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AI and protection of data in the mining industry


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AI and protection of data in the mining industry


6th July 2023


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The mining industry in South Africa has embraced to digital transformation. Machine Learning, Big Data and Artificial Intelligence (“AI”) are being used for forecasting, diagnosis, classification tasks and increasing safety. With the trend of implementing Industry 4.0 in the mining sector and the increasingly improved monitoring of data, there is a strong urge to transform this data into knowledge which can be used to increase productivity and efficiency. However to avoid falling foul of their legislative mandate in terms of Protection of Personal Information Act 4 of 2013 (“POPIA“), it is of paramount importance that whilst AI and Big Data are developed and more frequently used, organisations ensure that they adhere to their legal obligations in this regard.

The utilisation of AI and Big Data has had a positive impact on many industries and has empowered organisations to modernise and streamline business operations. Where organisations have previously hired experts to manually sift through large quantities of data, Big Data now provides an avenue that can analyse reams of data with software algorithms and provide more precise coding of documentation, whilst also eradicating the tendency for human error.


However, what is probably most significant for AI in the mining industry is the benefit it provides regarding safety of its employees. Safety is a legal requirement in the mining industry imposed on employers by the Occupational Health and Safety Act 85 of 1993 (“OHSA”). Machine Learning and AI can serve the mine administration and mitigate the dangers recognised in the mining industry by providing effective risk assessment, decrease labour exposure and reduce costs.

The question is, how exactly does AI increase safety and efficiency in the mining industry? The fundamental aim of using AI is to collect and share real-time data by using various algorithms to make efficient decisions such as alerting workers about critical situations and as an example assist mining companies to mine coal in hard-to-reach places. It further can assist in creating operational efficiency, reduce manpower required and aid in safety compliance and regulatory requirements. This all accumulates in better cost control when it comes to mineral exploitation, enhances competitiveness and production output.


Companies have developed “Life” wearable gear incorporating sensors that gather brain activities of equipment drivers and monitor the fatigue of miners. The wearable gear developed by Experts Mining Solutions is said to detect fatigue with nearly 95% accuracy. This system measures brainwaves of the wearer and stores their data for medical analysis. It goes as far as detecting lack of signal to the brain and detects dietary or medical conditions. Once this device is deployed, it is geared toward reducing the chance of accidents and collects data which may help the diagnosis of illnesses, aiding timely treatment.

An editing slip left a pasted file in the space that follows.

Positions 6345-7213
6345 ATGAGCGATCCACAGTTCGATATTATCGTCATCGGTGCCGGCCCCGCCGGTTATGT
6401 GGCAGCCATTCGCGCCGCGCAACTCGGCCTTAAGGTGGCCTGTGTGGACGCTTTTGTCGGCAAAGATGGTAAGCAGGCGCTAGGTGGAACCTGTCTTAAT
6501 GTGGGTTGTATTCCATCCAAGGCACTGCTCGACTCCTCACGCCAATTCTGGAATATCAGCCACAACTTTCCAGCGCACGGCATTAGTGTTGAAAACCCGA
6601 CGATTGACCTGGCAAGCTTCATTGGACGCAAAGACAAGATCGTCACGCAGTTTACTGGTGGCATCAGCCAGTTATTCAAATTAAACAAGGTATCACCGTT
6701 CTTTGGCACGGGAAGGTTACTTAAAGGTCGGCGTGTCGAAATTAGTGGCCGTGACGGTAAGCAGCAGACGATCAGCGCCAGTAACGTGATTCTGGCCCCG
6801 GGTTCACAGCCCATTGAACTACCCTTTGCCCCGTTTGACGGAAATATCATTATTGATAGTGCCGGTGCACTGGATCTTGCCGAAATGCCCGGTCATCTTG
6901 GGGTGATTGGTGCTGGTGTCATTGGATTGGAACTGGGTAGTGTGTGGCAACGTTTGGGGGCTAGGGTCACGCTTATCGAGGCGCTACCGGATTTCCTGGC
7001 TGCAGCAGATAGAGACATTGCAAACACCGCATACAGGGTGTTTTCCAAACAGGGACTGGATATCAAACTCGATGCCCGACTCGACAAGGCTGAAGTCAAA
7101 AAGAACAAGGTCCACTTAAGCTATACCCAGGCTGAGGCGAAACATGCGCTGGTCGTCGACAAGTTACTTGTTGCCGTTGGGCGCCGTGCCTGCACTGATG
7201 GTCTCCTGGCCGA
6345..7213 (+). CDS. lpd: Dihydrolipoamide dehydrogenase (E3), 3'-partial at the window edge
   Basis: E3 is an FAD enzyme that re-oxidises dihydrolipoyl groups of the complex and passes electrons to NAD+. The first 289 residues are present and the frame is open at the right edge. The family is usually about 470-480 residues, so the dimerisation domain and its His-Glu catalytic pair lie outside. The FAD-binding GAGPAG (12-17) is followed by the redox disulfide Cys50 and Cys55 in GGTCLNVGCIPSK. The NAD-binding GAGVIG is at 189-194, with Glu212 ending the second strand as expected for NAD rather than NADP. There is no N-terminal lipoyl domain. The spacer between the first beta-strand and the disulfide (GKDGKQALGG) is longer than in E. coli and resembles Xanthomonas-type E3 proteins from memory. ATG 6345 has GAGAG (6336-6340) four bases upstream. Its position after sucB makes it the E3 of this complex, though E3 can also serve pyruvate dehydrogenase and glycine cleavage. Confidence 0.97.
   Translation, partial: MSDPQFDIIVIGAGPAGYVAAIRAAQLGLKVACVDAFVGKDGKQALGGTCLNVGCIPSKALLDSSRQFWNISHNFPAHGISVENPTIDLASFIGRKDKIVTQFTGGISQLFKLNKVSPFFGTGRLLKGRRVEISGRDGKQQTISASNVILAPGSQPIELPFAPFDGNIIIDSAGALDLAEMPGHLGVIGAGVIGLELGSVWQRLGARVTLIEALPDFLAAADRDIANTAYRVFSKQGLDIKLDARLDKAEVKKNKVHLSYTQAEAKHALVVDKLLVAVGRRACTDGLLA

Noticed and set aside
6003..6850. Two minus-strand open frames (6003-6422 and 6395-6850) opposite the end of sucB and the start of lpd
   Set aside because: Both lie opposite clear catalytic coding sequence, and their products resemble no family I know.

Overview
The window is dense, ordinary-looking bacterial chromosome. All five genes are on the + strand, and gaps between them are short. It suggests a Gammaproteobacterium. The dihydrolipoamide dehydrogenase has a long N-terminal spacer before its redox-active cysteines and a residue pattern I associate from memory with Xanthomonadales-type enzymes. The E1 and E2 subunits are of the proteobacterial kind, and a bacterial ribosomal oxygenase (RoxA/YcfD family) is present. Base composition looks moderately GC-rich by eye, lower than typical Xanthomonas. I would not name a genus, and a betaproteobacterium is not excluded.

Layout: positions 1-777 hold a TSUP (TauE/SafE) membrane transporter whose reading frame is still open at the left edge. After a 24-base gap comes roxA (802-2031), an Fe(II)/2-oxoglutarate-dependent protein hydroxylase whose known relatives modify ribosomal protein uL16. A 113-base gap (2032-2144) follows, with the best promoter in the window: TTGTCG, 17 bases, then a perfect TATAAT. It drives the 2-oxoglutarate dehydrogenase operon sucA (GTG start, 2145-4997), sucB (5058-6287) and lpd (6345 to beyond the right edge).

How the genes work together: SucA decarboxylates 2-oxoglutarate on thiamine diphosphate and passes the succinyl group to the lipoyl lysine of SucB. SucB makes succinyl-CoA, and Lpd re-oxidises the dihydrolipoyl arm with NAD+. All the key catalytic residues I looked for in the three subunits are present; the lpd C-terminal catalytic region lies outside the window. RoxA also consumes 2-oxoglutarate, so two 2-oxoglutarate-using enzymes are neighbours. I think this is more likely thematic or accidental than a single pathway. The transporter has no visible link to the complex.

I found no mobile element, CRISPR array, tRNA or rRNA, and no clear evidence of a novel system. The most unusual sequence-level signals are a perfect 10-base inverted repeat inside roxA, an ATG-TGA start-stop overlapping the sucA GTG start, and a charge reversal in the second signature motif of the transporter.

If these wearable technologies are successful, they may address many of the challenges of safety, occupational health and communication at mining sites, facilitating employers in OHSA compliance and transforming the notion of a “hazardous mine” into a modern and safe work environment with increased production and efficiency.

With all this data being collected, it is essential that it is handled and processed in compliance with POPIA. Due to the sensitive nature of personal information, organisations must ensure that the data entrusted to them is safe from exposure or breaches by unauthorised third parties. Therefore as the mining industry collects the personal data of its employees and aims to use AI in its operations it must ensure that 8 main principles of data privacy are complied with –

  1. the data must be lawfully collected, with the consent of the data subject when required;
  2. the data must only be used for the purpose for which it was intended;
  3. further processing of the data must be limited and compatible with the original purpose for which it was collected;
  4. the data must not be misleading, it must be complete and accurate;
  5. the way it is processed must be transparently communicated with the data subject;
  6. measures must be taken to ensure no loss, destruction or damage occurs when processing the data.
  7. the data subject should be able to access the data stored on them and correct any information if need be; and
  8. it is the responsibility of the party processing personal information to take measures to ensure their activities comply with the principles of POPIA and demonstrate accountability.

It goes without saying, the understanding, intelligibility and development of AI in South Africa is underway, serving countless benefits and aiding the mining industry. With this being said, whilst the industry is modernising, developing its algorithms and aiming to comply with OHSA, it must too ensure adequate POPIA compliance and all the nuances that go with it.

Written by Ahmore Burger-Smidt, Head of Regulatory and Chiara Ferri, Candidate Attorney; Werksmans


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